Testing on a device.

As a group we feel it is important to test our app on a physical device. The Xcode development environment allows the software to be tested on a iPhone simulator, however testing on a physical device allows for a more accurate representation to be assessed on how the app will ultimately function. Things such as how easy the user interface is to navigate can be more easily found out if testing on a physical device, due to the nature of the interaction with the software being more representative of the final desired outcome.

In order to get our code built to a physical device, we first had to jump through several administrative hoops, in regards to the Apple developer account system. This involved getting approved through the university, as well as setting up provisioning profiles and getting a specific device approved for application testing. This proved more difficult than expected at first, and we suffered some minor delays in being able to test our application.

When we did manage to get our software on to a physical iPhone, we were faced with additional problems. Our work on setting up the constraints in Xcode had been mainly focused on an iPhone 6-sized canvas. Unfortunately, we had often fallen into the pitfall of using static number based measurements in our laying out of the application elements. This meant that on the specific-sized canvas we were designing for, the application looked as we intended, however on screens any smaller, the elements were arranged incorrectly or sized too large for the display.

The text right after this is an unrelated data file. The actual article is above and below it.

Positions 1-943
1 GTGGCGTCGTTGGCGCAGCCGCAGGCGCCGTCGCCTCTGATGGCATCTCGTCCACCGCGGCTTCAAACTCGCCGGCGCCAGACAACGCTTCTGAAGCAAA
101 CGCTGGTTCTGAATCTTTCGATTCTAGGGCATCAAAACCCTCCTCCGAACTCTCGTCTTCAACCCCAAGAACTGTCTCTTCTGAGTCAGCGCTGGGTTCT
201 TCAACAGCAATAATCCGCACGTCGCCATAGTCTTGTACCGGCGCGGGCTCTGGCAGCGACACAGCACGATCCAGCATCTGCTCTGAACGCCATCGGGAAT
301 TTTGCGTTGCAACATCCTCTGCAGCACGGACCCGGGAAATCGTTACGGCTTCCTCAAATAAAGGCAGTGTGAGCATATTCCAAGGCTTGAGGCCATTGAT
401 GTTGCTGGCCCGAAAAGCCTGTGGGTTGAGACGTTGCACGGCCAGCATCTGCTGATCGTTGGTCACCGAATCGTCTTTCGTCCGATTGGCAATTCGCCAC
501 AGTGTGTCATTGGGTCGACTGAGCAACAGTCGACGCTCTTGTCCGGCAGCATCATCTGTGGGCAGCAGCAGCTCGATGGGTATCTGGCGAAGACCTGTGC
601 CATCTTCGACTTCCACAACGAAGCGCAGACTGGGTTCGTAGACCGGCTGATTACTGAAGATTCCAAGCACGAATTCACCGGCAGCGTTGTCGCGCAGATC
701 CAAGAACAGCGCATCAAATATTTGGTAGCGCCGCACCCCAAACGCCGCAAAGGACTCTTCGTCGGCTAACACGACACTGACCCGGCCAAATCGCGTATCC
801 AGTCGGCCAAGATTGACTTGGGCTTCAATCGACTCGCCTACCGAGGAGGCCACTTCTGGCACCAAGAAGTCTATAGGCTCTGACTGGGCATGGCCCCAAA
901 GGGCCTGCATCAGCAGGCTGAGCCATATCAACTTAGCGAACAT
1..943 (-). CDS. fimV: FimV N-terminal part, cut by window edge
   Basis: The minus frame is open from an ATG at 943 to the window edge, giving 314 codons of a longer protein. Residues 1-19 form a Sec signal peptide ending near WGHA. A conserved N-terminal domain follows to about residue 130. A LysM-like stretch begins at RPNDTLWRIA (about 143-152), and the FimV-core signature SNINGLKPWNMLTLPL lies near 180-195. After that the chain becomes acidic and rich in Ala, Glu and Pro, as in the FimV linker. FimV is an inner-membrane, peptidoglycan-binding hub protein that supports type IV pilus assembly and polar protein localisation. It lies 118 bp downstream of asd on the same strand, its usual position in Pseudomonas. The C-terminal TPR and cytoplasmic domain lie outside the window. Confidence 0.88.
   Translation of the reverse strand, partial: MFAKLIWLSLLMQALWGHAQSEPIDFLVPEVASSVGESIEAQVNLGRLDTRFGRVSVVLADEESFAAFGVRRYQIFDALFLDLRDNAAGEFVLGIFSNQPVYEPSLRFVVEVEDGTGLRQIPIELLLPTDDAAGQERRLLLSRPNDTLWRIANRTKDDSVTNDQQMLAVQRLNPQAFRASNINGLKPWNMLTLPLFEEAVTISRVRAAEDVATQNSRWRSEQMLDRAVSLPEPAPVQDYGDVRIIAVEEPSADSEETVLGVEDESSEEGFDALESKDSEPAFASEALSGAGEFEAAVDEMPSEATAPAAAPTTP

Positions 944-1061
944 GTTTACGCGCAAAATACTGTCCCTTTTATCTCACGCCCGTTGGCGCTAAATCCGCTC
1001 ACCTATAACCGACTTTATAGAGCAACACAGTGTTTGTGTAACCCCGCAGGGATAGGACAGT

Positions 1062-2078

In order to fix this, we went through and redid much of our constraints work within our application. Using techniques such as proportional widths and heights, aspect ratios, and pinning elements to each other we achieved a design methodology that responds to whatever size canvas it is set to fill. This allows the application to appear properly and as we had designed it on a range of different devices, from an iPhone 4S to iPads.

As for the other functions of the application, we also initially had issues with sounds not playing, however we also managed to fix this easily, as it was simply due to a file storage issue.

Now that the constraints have been redone, the application works well on a physical phone, and we are happy that its functionality and aesthetics transfer well to different device sizes.

A snapshot of the application running on an iPhone 4S, after constraints have been fixed.

A snapshot of the application running on an iPhone 4S, after constraints have been fixed.

 

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